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    The U.S. Department of State, our country’s lead foreign policy agency, provides a rich international experience whether at home or abroad, and opportunities to become responsible leaders.

    Each day, our employees make a difference as they defend and advance our country’s interests and values. They work on the business of diplomacy and high priority issues that impact the safety, security, and prosperity of our world – human rights, environment, energy, food security, public health, and technology – all while experiencing a unique career.

    Our talented workforce reflects and champions all of our strengths and diversity – personal, professional, and educational. We offer a workplace that values and rewards leadership, collaboration and innovation, and personal and professional development.

    Diplomatic Security Special Agents (SA) manage a range of security programs worldwide. SAs live and serve at U.S. diplomatic or consular posts abroad, as well as in the Washington, DC area or at field offices in such cities as Boston, Chicago, Houston, Los Angeles, Miami, New York, or San Francisco, according to the needs of the service. As members of a diplomatic team, Special Agents not only help to accomplish the mission of the Department of State, but also represent the United States to people of other nations. The Foreign Service is more than a job – it is a career.

    Special Agents normally will be assigned to one of eight domestic Field Offices for their first three years of service (including training), or possibly to a smaller Resident Agent Office. There may, however, be occasions when new SAs will be assigned to other domestic units, support temporary duty assignments, or sent directly overseas. Needs of the service will have a significant bearing on DS SA assignments; sometimes require that domestic assignments be shortened for re-assignment to a Regional Security Office at an overseas post.

    The Department of State is developing a rank-order list of eligible hires for a number of Special Agent (SA) vacancies. The specific number to be hired will be based on the needs of the Department and is subject to change.

    For additional information, please visit the Bureau of Diplomatic Security’s website at www.diplomaticsecurity.state.gov or the Department of State’s Career’s site at www.careers.state.gov.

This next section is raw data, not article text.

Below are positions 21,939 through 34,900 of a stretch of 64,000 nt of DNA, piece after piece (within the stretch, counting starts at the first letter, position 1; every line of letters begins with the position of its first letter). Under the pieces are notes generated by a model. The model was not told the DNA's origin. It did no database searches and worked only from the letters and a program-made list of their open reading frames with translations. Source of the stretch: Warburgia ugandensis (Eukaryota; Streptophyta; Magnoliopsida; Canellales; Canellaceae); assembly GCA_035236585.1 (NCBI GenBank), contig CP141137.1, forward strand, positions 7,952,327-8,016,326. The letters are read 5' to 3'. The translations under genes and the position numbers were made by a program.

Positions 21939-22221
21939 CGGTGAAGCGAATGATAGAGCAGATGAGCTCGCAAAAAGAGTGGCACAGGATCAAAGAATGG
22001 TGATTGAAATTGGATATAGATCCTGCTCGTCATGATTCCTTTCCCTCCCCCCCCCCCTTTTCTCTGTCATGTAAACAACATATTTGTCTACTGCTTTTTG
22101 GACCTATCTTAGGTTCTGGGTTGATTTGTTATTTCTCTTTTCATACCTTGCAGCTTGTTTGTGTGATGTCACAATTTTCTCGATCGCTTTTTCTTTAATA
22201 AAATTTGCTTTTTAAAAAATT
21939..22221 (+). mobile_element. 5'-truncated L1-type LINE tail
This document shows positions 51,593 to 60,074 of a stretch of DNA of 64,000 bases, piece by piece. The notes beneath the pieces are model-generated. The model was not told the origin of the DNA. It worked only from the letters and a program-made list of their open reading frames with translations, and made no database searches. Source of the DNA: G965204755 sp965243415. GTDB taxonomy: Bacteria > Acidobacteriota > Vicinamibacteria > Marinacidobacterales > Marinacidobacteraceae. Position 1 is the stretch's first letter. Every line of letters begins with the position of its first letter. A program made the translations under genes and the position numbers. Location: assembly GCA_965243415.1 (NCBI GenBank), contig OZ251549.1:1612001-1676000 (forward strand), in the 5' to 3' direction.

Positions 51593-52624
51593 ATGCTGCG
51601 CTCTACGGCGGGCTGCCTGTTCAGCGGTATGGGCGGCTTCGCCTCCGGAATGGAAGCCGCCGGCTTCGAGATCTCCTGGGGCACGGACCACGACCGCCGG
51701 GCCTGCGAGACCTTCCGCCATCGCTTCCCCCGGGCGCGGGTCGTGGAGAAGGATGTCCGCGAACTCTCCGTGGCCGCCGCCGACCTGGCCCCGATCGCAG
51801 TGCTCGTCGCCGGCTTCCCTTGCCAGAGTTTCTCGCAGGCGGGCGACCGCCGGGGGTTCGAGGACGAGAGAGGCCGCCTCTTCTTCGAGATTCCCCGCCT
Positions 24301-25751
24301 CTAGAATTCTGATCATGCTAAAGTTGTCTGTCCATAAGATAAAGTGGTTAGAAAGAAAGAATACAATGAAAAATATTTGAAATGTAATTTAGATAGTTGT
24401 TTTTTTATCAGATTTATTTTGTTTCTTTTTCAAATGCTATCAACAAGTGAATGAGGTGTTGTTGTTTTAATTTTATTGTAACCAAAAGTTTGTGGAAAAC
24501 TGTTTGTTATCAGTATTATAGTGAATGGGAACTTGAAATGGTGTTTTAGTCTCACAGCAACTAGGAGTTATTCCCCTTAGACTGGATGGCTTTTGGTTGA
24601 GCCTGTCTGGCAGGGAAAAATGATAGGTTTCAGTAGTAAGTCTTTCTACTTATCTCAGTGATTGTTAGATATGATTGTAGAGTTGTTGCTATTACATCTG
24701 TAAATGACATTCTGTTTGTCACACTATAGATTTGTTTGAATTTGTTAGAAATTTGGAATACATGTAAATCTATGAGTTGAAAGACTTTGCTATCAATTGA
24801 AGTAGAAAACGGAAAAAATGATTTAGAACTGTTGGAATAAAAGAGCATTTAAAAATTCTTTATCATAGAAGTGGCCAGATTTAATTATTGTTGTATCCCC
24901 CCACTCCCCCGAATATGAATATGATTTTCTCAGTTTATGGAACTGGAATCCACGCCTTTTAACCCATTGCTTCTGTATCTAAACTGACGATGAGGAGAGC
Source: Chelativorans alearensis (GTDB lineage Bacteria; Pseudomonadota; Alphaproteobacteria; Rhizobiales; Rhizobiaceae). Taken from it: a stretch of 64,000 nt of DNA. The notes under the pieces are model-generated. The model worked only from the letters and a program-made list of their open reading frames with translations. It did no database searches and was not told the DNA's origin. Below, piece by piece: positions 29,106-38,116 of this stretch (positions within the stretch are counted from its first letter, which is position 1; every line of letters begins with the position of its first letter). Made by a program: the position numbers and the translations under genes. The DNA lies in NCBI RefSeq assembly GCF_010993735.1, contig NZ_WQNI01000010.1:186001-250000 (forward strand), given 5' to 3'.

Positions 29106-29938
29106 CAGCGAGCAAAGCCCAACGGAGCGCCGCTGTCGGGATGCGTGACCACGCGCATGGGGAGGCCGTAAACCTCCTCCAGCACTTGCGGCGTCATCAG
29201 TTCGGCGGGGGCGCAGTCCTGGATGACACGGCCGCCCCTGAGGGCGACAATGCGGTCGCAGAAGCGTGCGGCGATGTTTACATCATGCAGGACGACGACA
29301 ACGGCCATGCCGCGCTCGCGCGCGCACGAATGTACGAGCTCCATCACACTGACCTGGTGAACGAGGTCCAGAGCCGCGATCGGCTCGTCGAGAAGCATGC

Learn more about this agency


    Diplomatic Security (DS) Special Agents (SA) are sworn federal law enforcement officers who are responsible for the security of Foreign Service personnel, property, and sensitive information throughout the world. DS Special Agents are also responsible for the protection of the Secretary of State, certain foreign dignitaries during their visits to the U.S., and others as designated by the Secretary of State.

    DS SAs, depending upon assignment, are responsible for Department of State security policies, provision of a range of security services, management of security operations, supervision of subordinate staff, and the actual performance of some, or all, of the following functions:

    • Conducting protective security services for the Secretary of State, other U.S. government officials, and visiting foreign dignitaries.
    • Leading and managing U.S. diplomatic mission security programs at overseas posts to include protection of personnel, facilities, and sensitive information, along with oversight of the U.S. Marine Security Guard and local security guard programs.
    • Conducting investigations, to include criminal investigations, personnel investigations, counterintelligence and counter-terrorism inquiries, and investigative work preparing for court appearances, and testifying in court and other legal proceedings.
    • Conducting or implementing projects or programs involved with safeguarding classified and sensitive information and materials, as derived from Presidential Directives or Executive Orders.
    • Assessing security threats against U.S. interests and diplomatic installations and personnel abroad, as well as investigating hostile intelligence attempts to subvert U.S. personnel and interests overseas.
    • Leading, managing, or implementing security-related aspects of new office building construction; developing and implementing counter-terrorist access controls for existing and new buildings.